The lettering arts, of which writing on walls is one of the earliest forms, deserve to be shared in order to make our places of living more effective and enjoyable. They deserve to be taken to those who claim they have no talent and shared in order to show all just how creative we all are… we are born free, and creative after all. So why not learn to express it professionally?
We are taught to doubt the value of art as a mainstream career and in the words of Picasso ”I just didn’t give up painting…” and in doing so (as he liked and loved) he became a living legend.
It tells us something about the nature of success and satisfaction. They go together when you find them in yourself… and work at it.
It also tells us that that act alone is seen as anti establishment. So our first hurdle is to ignore those that deride our fresh ideas. Even if they are partners, loved ones, friends or family. An artist has to be prepared to go it alone… if necessary.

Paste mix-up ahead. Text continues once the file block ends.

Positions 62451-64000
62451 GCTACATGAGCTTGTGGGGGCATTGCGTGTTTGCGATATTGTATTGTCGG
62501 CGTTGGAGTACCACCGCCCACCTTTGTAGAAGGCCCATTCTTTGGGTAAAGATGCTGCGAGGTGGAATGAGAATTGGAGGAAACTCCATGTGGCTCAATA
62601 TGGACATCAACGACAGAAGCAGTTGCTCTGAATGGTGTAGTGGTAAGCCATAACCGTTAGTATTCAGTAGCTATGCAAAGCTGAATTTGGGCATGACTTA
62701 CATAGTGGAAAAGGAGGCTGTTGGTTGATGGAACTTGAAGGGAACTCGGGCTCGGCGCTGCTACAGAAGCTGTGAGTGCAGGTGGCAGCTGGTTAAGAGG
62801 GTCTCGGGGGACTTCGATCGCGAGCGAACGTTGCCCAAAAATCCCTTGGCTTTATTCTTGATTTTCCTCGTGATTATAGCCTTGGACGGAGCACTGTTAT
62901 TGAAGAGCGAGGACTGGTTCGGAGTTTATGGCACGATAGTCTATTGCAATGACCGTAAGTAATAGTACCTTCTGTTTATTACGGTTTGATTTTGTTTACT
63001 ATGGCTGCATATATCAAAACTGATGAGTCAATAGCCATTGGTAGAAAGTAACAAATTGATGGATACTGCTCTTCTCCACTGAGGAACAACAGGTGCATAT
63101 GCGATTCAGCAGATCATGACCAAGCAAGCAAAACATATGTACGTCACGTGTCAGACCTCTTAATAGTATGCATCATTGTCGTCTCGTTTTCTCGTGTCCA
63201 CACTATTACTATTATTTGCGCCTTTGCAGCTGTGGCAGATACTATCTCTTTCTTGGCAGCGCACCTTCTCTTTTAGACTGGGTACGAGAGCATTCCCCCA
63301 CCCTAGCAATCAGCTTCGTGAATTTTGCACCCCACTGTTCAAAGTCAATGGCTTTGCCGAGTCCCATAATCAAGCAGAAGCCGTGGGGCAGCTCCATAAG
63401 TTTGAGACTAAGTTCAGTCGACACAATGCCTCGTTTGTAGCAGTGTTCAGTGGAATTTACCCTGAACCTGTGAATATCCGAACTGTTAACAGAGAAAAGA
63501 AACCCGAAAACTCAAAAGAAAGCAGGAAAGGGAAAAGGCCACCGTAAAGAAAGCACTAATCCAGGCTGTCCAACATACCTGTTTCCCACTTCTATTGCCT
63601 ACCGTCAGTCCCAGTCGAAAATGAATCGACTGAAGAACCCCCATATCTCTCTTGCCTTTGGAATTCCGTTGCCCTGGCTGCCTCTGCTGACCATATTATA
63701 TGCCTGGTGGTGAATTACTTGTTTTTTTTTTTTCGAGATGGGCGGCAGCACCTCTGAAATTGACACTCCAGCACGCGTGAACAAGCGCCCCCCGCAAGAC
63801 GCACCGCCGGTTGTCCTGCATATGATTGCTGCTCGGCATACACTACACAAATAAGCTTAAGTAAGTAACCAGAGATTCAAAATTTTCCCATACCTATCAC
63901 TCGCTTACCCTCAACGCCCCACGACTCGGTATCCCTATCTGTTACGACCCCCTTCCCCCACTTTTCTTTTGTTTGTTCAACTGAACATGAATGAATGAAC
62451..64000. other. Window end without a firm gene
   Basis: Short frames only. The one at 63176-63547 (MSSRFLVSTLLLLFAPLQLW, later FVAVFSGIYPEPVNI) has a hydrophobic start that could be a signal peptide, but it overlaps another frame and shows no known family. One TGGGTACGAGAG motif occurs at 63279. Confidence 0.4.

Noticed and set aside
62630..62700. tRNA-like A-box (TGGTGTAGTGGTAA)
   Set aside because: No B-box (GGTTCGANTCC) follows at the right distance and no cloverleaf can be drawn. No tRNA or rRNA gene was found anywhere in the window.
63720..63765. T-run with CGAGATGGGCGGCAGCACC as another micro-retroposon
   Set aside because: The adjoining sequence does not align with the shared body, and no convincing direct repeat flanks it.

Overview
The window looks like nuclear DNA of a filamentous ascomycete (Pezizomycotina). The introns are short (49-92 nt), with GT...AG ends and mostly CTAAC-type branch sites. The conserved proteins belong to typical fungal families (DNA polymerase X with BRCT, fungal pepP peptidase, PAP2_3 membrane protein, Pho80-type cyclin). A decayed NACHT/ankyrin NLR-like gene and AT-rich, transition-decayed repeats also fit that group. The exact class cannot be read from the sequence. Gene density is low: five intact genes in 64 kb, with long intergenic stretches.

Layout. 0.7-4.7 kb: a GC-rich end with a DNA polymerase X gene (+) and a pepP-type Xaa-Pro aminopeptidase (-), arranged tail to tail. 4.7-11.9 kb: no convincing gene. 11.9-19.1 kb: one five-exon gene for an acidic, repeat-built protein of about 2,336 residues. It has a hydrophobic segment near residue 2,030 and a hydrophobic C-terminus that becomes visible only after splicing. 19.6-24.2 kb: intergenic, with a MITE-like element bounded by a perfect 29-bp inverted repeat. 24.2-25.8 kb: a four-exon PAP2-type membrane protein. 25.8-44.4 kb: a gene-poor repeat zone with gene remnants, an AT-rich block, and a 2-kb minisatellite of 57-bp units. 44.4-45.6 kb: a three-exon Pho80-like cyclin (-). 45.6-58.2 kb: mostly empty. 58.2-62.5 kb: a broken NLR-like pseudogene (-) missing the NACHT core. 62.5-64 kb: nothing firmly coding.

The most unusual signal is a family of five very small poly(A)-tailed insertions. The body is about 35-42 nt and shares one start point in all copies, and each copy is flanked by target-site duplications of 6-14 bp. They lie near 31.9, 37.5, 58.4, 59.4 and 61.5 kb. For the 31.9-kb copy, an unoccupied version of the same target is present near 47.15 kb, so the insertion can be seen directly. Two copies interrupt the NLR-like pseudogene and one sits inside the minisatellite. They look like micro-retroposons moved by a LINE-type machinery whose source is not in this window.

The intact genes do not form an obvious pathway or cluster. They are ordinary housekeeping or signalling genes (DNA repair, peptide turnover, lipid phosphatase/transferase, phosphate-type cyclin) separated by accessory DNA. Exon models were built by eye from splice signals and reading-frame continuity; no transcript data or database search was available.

Mechanics over Philosophy and the clown
Yep the brush skills are Zen… but Zen Taoism is patriarchal lacking too. It was designed to use wordy excuses to control and subdue women and ordinary people… at its worst… at its best it is now used by Insta nerds to prove points, passive aggressive jibes, and generally try to meme themselves toward the status of philosophically Facebook superior beings. Taoist addicts are everywhere and it actually filters deeper thoughts and ideas about important personal stuff and learning processes.
Easy fit all Taoism, thugs life and madcap humour is not up to the task of modern day sign design thinking.
The idea for example of a journey of a thousand miles starts with a single step is so fanciful nay weak, it’s lost before it starts. Any journey starts with planning and thought. Deciding on a direction and how to get there. To encourage people to just take a step and you are on your way is really irritating. It was designed originally to occupy the tillers.